Who Is The Melrose For?

The Melrose Centre is an additionally resourced provision, which is part of Longbenton Community College. The Centre is for secondary aged students who have a statement of special needs which identifies their core difficulty as Autism Spectrum Disorder. The students also have additional problems with their learning. These additional difficulties are predominantly Moderate Learning Difficulties. However, we also cater for students whose ASD makes their inclusion in the mainstream difficult despite their academic ability.

What are our aims and values?

We aim to create a safe, secure and happy environment to enable our students to learn to the best of their ability. Every student is considered an individual with their own specific needs. We aim to enable our students to understand themselves in order to help them cope with their ASD. We aim to teach them skills to enable them to cope with the challenges of the world around them.


The Staff are made up of, a head of Centre, three teachers and seven support staff.


The students are organised into classes by Key Stage; that is three classes, KS3, KS4 and Post 16 or Sixth Form. Where staffing allows we also have individual tuition to deal with specific areas of difficulty.

Students follow a modified national curriculum in the lower years. This is presented as themes in Key Stage 3. Where the opportunity presents we do include students into classes with mainstream peers as outlined below.

In Key stage 4 the students mainly follow ASDAN bronze award. We also enter students for other qualifications dependent upon their individual ability. This can mean that an individual or small group might join a mainstream class for one or more subjects.

Post 16 students follow the ASDAN CoPE Award and will again have access to other qualifications according to their individual needs and abilities. A key feature of this phase of the students’ education will be preparation for the next stage of their life.

Throughout their time in the Melrose Centre students will be helped to face the social and emotional difficulties that their condition presents. There is a sensory curriculum which will vary according to individual need. There will also be autism specific elements to the curriculum to enable the students to understand themselves and so develop their coping strategies and emotional resilience. Again, this will be delivered according to need and individual ability to understand the issues being addressed.


We recognise that the ASD experienced by our students and their other difficulties, makes inclusion into the mainstream difficult. We will include as much as possible, but on an individual basis and only if the individual is able to cope.

All students can have some lessons with mainstream staff as part of a Melrose Centre student group. All students have the opportunity to eat in the College Canteen alongside their mainstream peers.

If a student shows ability within a subject area and they can cope socially, we will place them in a mainstream class. This would always be supported initially and may have to be supported continuously.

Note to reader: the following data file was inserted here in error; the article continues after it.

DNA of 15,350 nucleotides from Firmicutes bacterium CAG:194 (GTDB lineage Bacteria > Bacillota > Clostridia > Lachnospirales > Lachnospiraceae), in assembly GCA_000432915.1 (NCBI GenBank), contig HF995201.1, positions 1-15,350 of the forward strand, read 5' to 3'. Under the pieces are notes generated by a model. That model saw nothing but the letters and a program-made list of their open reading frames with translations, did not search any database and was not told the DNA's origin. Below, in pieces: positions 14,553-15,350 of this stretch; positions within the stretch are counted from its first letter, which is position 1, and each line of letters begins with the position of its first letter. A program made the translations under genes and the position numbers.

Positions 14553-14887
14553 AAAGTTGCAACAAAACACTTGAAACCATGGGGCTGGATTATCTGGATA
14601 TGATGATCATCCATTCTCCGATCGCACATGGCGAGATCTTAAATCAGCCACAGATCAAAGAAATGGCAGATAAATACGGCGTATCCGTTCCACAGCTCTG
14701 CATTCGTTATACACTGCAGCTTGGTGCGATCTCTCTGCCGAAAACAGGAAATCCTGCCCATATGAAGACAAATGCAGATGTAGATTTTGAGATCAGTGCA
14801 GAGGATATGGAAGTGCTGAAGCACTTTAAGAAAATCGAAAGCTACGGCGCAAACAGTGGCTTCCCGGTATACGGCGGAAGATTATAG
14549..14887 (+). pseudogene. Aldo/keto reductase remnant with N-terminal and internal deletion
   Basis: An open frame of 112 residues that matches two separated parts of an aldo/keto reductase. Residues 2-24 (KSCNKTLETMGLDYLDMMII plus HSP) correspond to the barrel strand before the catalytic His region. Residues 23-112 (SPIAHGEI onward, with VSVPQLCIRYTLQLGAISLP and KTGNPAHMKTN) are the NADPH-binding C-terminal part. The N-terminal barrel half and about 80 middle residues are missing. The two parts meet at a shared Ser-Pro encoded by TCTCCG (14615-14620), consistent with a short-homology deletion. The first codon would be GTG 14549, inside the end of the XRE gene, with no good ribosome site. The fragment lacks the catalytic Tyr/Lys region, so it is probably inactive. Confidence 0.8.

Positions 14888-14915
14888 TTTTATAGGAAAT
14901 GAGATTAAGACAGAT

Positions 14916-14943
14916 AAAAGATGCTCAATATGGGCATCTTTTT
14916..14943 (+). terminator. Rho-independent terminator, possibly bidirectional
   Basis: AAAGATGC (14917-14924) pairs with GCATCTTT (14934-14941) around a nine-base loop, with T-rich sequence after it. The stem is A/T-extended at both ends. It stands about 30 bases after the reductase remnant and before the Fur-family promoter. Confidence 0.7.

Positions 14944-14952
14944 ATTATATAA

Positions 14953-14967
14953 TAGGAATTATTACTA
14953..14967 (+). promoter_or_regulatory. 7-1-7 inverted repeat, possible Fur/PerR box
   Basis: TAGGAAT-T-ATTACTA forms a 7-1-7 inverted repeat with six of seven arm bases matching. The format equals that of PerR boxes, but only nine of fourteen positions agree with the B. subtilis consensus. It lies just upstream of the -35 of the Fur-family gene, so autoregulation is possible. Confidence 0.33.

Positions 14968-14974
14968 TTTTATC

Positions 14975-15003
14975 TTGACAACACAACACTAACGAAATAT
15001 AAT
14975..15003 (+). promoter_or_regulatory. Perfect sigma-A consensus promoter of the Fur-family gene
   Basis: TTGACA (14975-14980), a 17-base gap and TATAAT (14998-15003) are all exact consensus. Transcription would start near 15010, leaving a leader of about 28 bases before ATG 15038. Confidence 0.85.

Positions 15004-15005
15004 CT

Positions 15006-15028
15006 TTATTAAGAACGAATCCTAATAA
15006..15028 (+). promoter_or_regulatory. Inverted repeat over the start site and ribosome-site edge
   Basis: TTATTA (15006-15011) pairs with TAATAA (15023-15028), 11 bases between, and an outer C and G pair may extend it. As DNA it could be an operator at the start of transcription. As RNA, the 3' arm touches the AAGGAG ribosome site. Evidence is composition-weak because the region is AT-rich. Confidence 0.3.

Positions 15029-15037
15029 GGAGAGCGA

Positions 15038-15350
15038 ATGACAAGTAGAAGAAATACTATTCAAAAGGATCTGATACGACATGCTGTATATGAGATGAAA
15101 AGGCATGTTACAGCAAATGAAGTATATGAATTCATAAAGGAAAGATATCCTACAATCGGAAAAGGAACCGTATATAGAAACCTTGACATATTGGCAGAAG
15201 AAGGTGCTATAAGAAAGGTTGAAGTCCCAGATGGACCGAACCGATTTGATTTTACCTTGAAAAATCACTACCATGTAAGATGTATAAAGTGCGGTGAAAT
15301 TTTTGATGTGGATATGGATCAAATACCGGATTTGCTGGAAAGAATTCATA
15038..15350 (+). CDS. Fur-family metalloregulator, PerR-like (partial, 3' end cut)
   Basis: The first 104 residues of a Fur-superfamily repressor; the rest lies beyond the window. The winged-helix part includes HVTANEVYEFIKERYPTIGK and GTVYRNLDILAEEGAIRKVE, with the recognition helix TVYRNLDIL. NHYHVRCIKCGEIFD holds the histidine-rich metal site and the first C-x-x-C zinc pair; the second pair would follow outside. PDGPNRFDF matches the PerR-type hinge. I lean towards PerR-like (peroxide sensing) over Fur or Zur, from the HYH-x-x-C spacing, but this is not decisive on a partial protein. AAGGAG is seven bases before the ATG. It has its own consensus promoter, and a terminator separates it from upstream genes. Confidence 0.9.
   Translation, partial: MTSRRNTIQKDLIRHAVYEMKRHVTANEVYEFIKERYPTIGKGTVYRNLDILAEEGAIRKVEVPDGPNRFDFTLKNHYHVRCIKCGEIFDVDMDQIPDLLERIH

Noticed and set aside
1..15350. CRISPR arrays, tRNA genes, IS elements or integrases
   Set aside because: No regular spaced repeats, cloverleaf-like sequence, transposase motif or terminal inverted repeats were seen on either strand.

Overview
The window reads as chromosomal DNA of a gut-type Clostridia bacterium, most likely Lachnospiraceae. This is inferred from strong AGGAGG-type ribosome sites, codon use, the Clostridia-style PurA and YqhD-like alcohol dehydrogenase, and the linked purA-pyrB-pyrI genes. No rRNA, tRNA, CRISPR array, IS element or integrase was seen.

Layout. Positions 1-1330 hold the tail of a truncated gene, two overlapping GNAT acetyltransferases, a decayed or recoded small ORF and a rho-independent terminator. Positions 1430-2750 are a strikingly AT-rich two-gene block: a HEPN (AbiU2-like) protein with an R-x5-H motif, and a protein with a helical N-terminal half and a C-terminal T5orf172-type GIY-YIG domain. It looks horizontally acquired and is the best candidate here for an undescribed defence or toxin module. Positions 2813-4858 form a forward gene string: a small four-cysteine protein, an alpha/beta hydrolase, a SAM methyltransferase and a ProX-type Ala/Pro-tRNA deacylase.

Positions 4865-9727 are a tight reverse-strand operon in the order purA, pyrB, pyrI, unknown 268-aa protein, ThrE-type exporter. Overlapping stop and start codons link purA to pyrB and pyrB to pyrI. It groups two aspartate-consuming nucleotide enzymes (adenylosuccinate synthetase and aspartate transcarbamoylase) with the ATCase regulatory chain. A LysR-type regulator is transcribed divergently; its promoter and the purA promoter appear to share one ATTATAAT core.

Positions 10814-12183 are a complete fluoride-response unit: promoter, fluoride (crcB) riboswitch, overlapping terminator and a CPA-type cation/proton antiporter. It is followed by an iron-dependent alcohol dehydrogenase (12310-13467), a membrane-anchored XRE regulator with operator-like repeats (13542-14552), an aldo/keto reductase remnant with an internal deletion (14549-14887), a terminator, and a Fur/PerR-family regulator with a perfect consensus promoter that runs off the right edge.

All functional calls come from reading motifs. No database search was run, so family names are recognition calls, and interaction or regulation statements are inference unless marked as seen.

Students from the mainstream access the Centre for a number of reasons. Some are part of clubs that take place on Tuesday afternoon when the mainstream of College closes for staff training, (Melrose remains open for all years). Other mainstream students also may come into the Centre on work placement or voluntarily for example to hear student read.

The mainstream students are taught about ASD as part of their curriculum and so have some appreciation of the challenges our students face. We have found the mainstream students to be very understanding and supportive of our students.

Dealing with challenging behaviour

High expectations are set regarding individual student behaviour. Students and staff are entitled to a safe and positive environment to work in. Challenging behaviour will be dealt with according to agreed plans. Every instance of unacceptable behaviour will result in a consequence. These consequences may vary according to the needs of each individual and their ability to understand and be aware of their own actions. In some cases individuals may be kept back after school then returned home by staff.

School day

0815 –   Students arrive  08.45 Into class.  Students will join mainstream assemblies on a rota basis.

0845 – 0920    Tutor time, IEP individual work

09.20 – 10.15 P1   10.15 –10.30   Break

10.30 – 11.50 P2a/b     11.50 -12 Choice and prep for lunch

12 – 1230 lunch in canteen (Teaching staff)

12.30 – 1.10 students break on yard

1.10 – 1.50 P3

1.50 – 2.30 P4

2.30 – 3.10 Circle time and Finish.

Key dates

IEPs are written linked with OT and SLT services three times per year.

SEN reviews will take place in the Autumn and early Spring Terms

Pivats  level updates termly.

October – residential visit to Bendrigg Lodge (Outdoor Education Centre)

December – Music Festival

July – Pyramids Schools Music Festival

Wider links

We work closely with the Speech and Language, Occupational Health and Connexions Services.  We have the support of a school Nurse.

Close liaison takes place between the Melrose and Respite care placements, (Addison Street and Heatherfield Mews).

We recognise the difficulties faced by the parents of our students and so support them as far as possible. We offer a ‘Time for parents’ meeting once each half term. This takes place in the Centre from 4.30 to 5.30. The aim of this is for parent to be able to help each other and share experiences.

A residential experience takes place for one week each October at Bendrigg Lodge. Details of this centre can be found by looking at Bendrigg Trust.

For further information contact Brett Maclennan at the school
(0191) 218 9500 extension 298